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Frank started market timing in 1982 when the Federal Reserve cut interest rates and sparked the 1980’s bull rally. Realizing that this rally could have been forecasted, he began to search for indicators which had similar forecasting ability. Within a year, his first newsletter was launched,... More
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  • Fear & Market Timing Paralysis

    The fact is, all traders, investors, and yes market timers, feel fear at times, at some level.

    What is important is how we address it. Knowing the definition and reasons for fear can actually help market timers to overcome it.

    Traders "Believe" They Know The Future

    In the book "Trading in the Zone" by Mark Douglas, he describes how most traders "...believe that they know what is going to happen next."

    This can cause market timers to put too much importance on the "current" trade, and to lose focus on their performance over time.

    But market timing is based on "probabilities" that make us successful over time. Too much focus on a single trade causes the fear levels to rise. As this occurs, market timers become hesitant and cautious, trying to avoid mistakes. The risks of choking under pressure (not making a trade) build.

    All market timers, at times, feel fear. But successful market timers manage their fear, while losing market timers are controlled by it.

    When faced with a particularly stressful decision, it is a perfectly normal human response to revert to the "fight or flight" response. Either we do battle, or flee. When a market timer feels such an emotional response, his or her decisions are very likely to be adversely affected.

    Fear of Loss

    The fear of loss can keep a market timer from executing a trade. Or it can keep him from exiting a trade when the trading plan calls for it. Either can be costly.

    No one likes to have losses, but even the very best timers do. The key is to realize that you are worrying about the results of "that" trade, and not concentrating on executing the plan, which over time will make you successful.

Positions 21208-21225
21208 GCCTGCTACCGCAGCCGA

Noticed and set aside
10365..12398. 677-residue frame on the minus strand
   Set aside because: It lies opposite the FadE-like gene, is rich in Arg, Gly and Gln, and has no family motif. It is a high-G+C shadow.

Trading plans, such as the ones we use here at FibTimer, take time. No single trade makes or breaks the plan. Once you understand and accept that, it is much easier to make the trades without the "fight or flight" response hampering your ability to act.

    Fear of Missing Out on Profits

    This fear is usually felt during runaway rallies. All your friends are talking about the incredible profits they are making every day. If you really look at this in the right perspective, it is a very dangerous kind of fear.

    It eventually causes you to buy in, and of course, when you and thousands of others who feel the same way react at the same time, the market is finally at its top.

    Having a trading plan, and sticking to the trading plan, eliminates this fear. You "know" your plan works, so you are not susceptible to the "greed" factor that comes so easily in market rallies.

    Fear of Losing Profits

    This fear arises when you have a profit, and start worrying about losing it. If you take your profits, you will feel like a winner! But you know this story. The market will likely continue in the same direction, leaving you with an entirely new set of fears.

    Fears cloud decisions. And decisions clouded by fear, that feel right at the time they are made, are more often than not... wrong.

    Again, back to the trading plan. You know what to expect, because you have a plan that "will" succeed over time. It "will" bring in those profits. So a commitment to the "plan" relieves you of the fears of missing out on that quick profit, and the decision that invariably turns bad.

    Fear of Being Wrong

    Consider these next two sentences;

    1. The desire to be "right" is in direct opposition to the ability to be successful.

    2. The desire to be "right" is in direct opposition to the ability to make money.